The only thing I do differently is that I spray the wood that is going to have the epoxy applied to it with hair spray or spray laquer. I usually apply one wet coat and allow it to dry before putting the epoxy on. I do this to keep the epoxy from soaking into the wood as much as it would with bare wood. Try it yourself. Spray say the top skins with hair spray, but don't spray the bottom skins. You will need to put more epoxy on the bottom skins than the top. Next, my spreader has little "V's" cut in it so it leaves a little extra epoxy on the wing. From the surface layer it looks something like this:

In the bag.
I only put the core in the vacuum bag, not the beds. Wood on the LE has a tendency to be slightly pulled away from core if you put the beds on the core before putting it in the bag. If you just put the core in the bag and not the beds, the wood gets properly adhered to the core.

Next, put the trailing edge of the item your bagging the crease of the bag. Then, put the vacuum bag with the core in it and lay it on the bottom bed. Make sure there are no wrinlkes in the bag and put the top bed on top of the bag/core and apply weight. NOW apply the vacuum. This all but guarantees an absolutely straight trailing edge!

Well, I think that's it. I'm sure I'll think of something else. I'll repost when I do.

Again, nice work Jim.
Last edited by gavoss; Sep 01, 2005 at 08:17 PM.
Sep 02, 2005, 04:41 PM
Registered User
Jim Phelps's Avatar
I've used Pro Bond several times with and without vacuum bagging for EDF jet wings and it works great. It's very light and makes a really stiff wing.

BTW, moisture causes the urathane glue to expand. All you need is a very thin layer, makes no more mess than epoxy. Some people recommend spraying or wiping the cores with water but don't do it, you'll have a warpped wing.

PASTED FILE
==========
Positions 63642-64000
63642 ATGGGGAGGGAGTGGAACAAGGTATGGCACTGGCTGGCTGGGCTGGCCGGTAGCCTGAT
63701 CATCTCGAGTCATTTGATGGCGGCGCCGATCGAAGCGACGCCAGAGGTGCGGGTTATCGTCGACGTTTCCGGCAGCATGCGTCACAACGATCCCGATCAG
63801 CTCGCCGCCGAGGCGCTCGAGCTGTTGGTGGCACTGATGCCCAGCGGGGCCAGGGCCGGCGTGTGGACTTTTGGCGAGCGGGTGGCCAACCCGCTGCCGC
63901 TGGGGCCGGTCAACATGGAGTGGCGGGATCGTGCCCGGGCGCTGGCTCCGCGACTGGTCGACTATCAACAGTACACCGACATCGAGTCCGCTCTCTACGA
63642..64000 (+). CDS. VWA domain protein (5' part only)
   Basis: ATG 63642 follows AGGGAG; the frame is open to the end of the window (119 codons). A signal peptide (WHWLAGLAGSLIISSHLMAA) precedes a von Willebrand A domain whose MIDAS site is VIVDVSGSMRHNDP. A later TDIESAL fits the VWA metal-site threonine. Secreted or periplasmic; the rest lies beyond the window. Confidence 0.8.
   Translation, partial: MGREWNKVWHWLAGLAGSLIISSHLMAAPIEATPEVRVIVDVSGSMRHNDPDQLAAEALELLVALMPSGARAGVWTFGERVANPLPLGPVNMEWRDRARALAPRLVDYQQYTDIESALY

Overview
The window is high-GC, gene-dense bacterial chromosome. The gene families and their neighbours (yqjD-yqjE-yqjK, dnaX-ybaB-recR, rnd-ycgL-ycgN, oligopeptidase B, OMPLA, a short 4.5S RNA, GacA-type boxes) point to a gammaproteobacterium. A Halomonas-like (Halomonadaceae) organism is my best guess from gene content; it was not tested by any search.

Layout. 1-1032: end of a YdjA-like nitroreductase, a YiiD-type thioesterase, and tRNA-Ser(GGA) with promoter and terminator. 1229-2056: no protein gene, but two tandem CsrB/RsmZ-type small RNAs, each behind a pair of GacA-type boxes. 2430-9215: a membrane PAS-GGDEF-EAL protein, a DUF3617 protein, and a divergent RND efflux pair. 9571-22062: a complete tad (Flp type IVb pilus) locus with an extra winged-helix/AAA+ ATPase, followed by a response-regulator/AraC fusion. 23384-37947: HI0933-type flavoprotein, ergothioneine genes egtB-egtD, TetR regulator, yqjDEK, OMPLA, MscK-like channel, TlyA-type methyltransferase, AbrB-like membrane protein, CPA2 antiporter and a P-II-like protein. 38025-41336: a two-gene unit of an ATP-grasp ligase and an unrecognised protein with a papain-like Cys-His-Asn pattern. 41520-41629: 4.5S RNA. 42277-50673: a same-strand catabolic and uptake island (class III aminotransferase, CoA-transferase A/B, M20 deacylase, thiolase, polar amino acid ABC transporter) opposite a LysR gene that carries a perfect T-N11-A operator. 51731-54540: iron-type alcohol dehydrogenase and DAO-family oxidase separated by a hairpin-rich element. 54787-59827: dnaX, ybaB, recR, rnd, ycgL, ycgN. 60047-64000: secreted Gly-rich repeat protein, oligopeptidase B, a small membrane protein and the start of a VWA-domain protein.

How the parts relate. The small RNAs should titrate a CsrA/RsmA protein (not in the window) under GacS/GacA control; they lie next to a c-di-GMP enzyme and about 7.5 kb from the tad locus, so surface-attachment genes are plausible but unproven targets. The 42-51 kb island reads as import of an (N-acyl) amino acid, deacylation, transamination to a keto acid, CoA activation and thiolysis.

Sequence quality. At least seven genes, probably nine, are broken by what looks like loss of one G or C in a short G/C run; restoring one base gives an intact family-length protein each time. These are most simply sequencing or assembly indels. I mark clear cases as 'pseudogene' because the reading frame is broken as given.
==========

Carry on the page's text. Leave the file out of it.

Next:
Jim Phelps
Last edited by Jim Phelps; Sep 02, 2005 at 04:51 PM. Reason: another thought
Sep 02, 2005, 09:49 PM
Jim Young's Avatar
Thread OP

Thanks for adding your years of experience to this article, I truely appreciate your comments.

I presented the FoodSaver system since I have had good results using it and it an inexpensive way to try this technique out. So, you are right in that it is a beginner's system. While the FoodSaver does have some warnings on it about not sealing a bunch of bags in rapid succession, this is do to the sealing mechanism over heating and melting the bags. My wife uses this quite a bit and we have bags that have been sealed for several months with no lose of vacuum. So, for holding the vacuum overnight while the epoxy cures, I would consider this a "leak free" bag.

The largest wing that I have done in the FoodSaver is my 80" wing span B-29. It has a 9.5" cord and uses white foam cores and 1/16" balsa sheeting. This model has been flying for a few years now, with no signs of fatigue, so I think the vacuum generated by the system is sufficient to achieve a good bond. The previous FoodSaver had a vacuum adjustment on it, and I tried both extremes with no noticiable differences (your mileage may vary).


Thanks for chiming in with your ProBond experience.

-Jim Young

What I'm hoping to achieve with these videos, is to show people that building can be fun and is not that hard. I am somewhat limited (by file size) on how detailed the presentations can be, so if any of you can chime in with your experiences it is greatly appreciated. I'll also try to add some more text in future columns.
Sep 07, 2005, 07:39 AM
Proud member of LISF and ESL
Great article and great videos. I have wondered how vaccuming bagging was done. I have used the magazines on wax paper method to do some minor repairs. Now I know how the REAL process works!
Sep 21, 2005, 11:55 AM
12th Pursuit Squadron
TheAeronut's Avatar
My two cents... A friend and I have bagged a number of wings (white expanded bead foam and balsa skins) using PU glue - Gorilla, Pro-Bond and Liquid Nails.. In our experience, the Liquid Nails once cured does not get hard. This is OK for the glue joint but is a REAL BEAR to sand any glue that seeps through joints or the wood grain. Gorilla and Pro-Bond are both good. We prefer the Gorilla by a slight margin - better bottle life and slightly more consistent bond results.